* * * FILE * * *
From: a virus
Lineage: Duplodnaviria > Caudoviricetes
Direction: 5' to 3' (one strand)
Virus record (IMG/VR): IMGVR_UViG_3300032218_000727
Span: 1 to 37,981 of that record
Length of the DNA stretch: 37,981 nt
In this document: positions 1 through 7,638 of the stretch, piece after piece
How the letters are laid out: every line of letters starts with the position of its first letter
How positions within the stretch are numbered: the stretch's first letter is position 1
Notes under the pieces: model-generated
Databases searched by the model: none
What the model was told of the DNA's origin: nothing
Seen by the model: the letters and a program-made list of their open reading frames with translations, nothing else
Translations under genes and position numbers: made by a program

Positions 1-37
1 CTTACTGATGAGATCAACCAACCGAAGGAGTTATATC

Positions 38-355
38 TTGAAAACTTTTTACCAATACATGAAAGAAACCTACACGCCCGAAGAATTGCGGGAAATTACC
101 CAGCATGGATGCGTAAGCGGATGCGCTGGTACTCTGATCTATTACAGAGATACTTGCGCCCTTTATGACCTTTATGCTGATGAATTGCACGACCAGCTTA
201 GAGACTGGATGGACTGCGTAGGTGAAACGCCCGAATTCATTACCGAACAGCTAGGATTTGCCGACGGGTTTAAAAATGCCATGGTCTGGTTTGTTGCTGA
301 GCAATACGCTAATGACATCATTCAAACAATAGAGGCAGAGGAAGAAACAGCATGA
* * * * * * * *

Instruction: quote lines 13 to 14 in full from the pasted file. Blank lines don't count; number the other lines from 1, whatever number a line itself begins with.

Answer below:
Seen by the model: the letters and a program-made list of their open reading frames with translations, nothing else
Translations under genes and position numbers: made by a program